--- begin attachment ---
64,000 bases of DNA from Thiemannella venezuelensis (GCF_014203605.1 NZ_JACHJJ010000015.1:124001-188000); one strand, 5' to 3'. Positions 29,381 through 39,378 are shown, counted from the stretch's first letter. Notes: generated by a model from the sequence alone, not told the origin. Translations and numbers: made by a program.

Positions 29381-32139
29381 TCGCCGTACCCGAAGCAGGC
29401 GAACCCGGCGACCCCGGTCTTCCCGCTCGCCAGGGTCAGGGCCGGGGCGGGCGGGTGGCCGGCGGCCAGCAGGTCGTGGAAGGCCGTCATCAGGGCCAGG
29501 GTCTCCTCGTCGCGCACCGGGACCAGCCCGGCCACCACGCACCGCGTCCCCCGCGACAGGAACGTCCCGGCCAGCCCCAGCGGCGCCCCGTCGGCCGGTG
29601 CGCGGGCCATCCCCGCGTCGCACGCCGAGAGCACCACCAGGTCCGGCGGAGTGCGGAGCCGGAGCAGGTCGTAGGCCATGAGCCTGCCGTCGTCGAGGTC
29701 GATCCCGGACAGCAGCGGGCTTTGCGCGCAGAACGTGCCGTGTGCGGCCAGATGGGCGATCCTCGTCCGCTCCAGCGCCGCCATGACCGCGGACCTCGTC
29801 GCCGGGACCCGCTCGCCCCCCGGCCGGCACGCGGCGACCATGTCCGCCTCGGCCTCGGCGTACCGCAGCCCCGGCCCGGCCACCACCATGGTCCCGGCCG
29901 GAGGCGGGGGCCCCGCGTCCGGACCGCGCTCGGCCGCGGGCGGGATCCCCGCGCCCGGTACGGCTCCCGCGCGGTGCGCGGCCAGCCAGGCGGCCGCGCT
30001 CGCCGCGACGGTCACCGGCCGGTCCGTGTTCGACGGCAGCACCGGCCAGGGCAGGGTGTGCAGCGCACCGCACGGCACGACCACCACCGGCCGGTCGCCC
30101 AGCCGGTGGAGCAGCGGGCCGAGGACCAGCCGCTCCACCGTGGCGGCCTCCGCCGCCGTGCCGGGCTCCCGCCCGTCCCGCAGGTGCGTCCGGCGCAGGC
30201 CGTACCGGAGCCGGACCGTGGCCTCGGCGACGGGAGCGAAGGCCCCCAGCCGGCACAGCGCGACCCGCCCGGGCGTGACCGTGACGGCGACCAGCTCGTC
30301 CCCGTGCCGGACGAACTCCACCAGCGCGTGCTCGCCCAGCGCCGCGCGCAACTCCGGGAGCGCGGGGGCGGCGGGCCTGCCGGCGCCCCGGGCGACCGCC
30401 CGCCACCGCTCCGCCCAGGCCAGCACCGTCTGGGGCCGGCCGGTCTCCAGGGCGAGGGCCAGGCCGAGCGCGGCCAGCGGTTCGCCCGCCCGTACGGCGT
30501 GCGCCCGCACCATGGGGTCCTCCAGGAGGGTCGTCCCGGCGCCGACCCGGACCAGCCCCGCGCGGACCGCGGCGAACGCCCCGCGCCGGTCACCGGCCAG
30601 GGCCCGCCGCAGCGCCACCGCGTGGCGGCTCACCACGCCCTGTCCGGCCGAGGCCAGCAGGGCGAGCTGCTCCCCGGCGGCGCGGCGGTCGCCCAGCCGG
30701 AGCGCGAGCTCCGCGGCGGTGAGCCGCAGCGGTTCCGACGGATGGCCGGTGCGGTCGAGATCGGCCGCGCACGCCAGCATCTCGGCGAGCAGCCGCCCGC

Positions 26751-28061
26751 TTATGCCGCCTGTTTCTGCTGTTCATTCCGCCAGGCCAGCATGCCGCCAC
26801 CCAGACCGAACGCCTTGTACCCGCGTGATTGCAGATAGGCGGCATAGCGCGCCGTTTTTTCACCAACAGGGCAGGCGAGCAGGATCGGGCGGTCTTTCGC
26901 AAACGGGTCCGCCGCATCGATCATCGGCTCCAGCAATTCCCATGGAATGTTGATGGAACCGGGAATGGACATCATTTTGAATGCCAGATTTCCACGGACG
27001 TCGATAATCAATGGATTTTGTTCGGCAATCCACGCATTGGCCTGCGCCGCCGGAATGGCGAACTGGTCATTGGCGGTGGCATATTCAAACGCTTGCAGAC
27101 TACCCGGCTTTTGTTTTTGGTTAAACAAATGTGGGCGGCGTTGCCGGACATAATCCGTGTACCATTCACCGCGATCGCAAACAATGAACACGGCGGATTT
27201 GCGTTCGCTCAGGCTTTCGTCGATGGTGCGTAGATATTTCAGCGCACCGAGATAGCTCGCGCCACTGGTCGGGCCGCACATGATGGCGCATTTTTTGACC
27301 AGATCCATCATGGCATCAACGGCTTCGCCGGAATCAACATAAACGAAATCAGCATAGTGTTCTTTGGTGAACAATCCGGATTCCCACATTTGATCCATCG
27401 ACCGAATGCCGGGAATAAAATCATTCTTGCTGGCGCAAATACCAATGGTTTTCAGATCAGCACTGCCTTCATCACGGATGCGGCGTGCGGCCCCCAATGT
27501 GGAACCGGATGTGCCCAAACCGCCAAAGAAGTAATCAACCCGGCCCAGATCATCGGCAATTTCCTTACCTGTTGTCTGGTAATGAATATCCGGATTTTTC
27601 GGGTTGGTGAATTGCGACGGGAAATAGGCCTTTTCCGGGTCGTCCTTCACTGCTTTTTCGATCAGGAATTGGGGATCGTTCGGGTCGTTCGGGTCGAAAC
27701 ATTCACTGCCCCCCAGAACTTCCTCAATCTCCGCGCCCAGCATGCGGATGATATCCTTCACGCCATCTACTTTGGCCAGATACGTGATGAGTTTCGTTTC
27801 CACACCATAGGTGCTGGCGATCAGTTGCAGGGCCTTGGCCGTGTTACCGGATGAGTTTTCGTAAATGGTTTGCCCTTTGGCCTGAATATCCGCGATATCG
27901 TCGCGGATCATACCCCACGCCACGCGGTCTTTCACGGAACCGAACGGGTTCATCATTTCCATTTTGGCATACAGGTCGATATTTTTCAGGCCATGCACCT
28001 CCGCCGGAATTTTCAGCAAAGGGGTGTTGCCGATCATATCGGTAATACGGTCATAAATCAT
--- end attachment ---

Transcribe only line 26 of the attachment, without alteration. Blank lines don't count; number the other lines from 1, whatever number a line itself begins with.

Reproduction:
27401 ACCGAATGCCGGGAATAAAATCATTCTTGCTGGCGCAAATACCAATGGTTTTCAGATCAGCACTGCCTTCATCACGGATGCGGCGTGCGGCCCCCAATGT